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Anoscopic Exam Photo.jpg

Proctoscopy is a medical procedure in which an instrument called a proctoscope is used to investigate the symptom of bright red rectal bleeding.[1] It is used to examine the anal cavity, rectum, or sigmoid colon. A proctoscope is a short, straight, rigid, hollow metal tube, and usually has a small light bulb mounted at the end. It is approximately 5 inches or 15 cm long, while a rectoscope is approximately 10 inches or 25 cm long.[2] During proctoscopy, the proctoscope is lubricated and inserted into the rectum, and then the obturator is removed, allowing an unobstructed view of the interior of the rectal cavity. This procedure is normally done to inspect for hemorrhoids or rectal polyps and might be mildly uncomfortable as the proctoscope is inserted further into the rectum. Modern fibre-optic proctoscopes allow more extensive observation with less discomfort.


A proctoscope (middle) with an anoscope and a rectoscope
Two proctoscopes

A proctoscope is a hollow, tube-like speculum that is used for visual inspection of the rectum.[3][4] Both disposable and non-disposable proctoscopes are available for use. Out of these, the non-disposable Kelly's rectal speculum,[5] named after the American gynecologist Howard Atwood Kelly, is the most commonly used speculum for proctoscopy. Some proctoscopes have a light source for better visibility. The proctoscope is inserted into the anal canal with the patient in Sims' position. Fibre optic proctoscopes are now available which cause less discomfort to the patient.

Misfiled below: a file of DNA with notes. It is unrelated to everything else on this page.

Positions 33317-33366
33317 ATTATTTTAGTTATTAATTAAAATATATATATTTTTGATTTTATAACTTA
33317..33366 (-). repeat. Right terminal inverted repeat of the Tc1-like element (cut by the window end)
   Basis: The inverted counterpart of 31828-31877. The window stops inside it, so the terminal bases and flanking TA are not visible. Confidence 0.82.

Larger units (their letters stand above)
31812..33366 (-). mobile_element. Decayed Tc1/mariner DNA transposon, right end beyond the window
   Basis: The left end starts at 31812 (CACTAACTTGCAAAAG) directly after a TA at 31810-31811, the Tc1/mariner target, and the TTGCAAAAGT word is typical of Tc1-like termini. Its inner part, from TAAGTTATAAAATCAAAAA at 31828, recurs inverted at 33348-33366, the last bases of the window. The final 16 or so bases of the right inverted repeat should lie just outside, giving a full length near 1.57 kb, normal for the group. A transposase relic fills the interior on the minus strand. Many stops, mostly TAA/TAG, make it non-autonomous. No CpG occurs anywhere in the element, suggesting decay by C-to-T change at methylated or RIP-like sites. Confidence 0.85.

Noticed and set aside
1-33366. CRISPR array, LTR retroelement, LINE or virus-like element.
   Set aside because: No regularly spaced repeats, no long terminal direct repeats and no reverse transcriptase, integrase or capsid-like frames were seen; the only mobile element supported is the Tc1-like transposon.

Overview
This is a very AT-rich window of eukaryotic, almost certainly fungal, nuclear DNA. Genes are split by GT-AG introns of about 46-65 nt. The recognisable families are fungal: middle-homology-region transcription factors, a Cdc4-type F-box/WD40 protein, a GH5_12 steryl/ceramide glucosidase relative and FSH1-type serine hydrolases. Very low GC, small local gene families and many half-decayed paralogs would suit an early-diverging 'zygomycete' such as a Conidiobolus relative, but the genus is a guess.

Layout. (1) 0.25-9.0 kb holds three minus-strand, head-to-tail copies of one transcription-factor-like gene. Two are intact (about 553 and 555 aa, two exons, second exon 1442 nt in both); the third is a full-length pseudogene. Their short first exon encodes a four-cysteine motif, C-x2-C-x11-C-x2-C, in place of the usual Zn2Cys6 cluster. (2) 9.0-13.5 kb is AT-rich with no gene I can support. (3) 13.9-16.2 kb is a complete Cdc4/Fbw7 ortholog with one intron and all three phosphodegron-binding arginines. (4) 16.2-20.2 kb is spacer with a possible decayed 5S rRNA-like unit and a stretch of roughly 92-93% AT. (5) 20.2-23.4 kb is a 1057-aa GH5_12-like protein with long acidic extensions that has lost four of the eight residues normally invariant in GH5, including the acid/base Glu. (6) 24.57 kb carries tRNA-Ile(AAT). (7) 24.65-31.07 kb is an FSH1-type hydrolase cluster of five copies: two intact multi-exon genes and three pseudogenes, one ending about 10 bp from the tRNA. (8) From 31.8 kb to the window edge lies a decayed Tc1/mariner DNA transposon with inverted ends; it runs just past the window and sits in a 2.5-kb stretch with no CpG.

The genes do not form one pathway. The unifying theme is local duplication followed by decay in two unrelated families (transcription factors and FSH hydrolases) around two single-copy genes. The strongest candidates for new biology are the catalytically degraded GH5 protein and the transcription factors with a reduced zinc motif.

The proctoscope is used in the diagnosis of hemorrhoids, carcinoma of anal canal or rectum and rectal polyp. It is used therapeutically for polypectomy and rectal biopsy.

Disposable proctoscopes without light are also available. The proctoscope also has a hollow channel through which other instruments may be inserted. For example, another instrument may be used to take a biopsy of a small amount of tissue for examination under a microscope. Also, air may be injected through the proctoscope to help make viewing easier. Similar instruments, the sigmoidoscope and colonoscope may be used to visualize more proximal parts of the bowels..

See also


  1. Jawad, Noor; Skinner, Charlotte (2020). "32. Gastroentrology". Kumar and Clark's Clinical Medicine (10th ed.). Elsevier. p. 1158. ISBN 978-0-7020-7870-5.
  2. Francisco Vilardell (2006), Digestive Endoscopy in the Second Millennium: From the Lichtleiter to Echoendoscopy, Thieme, pp. 200–217, ISBN 9781588904201
  3. "Proctoscope: Definition". The Free Dictionary. Archived from the original on 21 May 2013. Retrieved 27 August 2012.
  4. "Medical Definition of Proctoscope". Merriam Webster. Archived from the original on 12 January 2014. Retrieved 27 August 2012.
  5. "Definition of Kelly's rectal speculum". MediLexicon. Archived from the original on 10 May 2013. Retrieved 27 August 2012.


  • Moore et al. (2010) Clinically Oriented Anatomy 6th edition

External links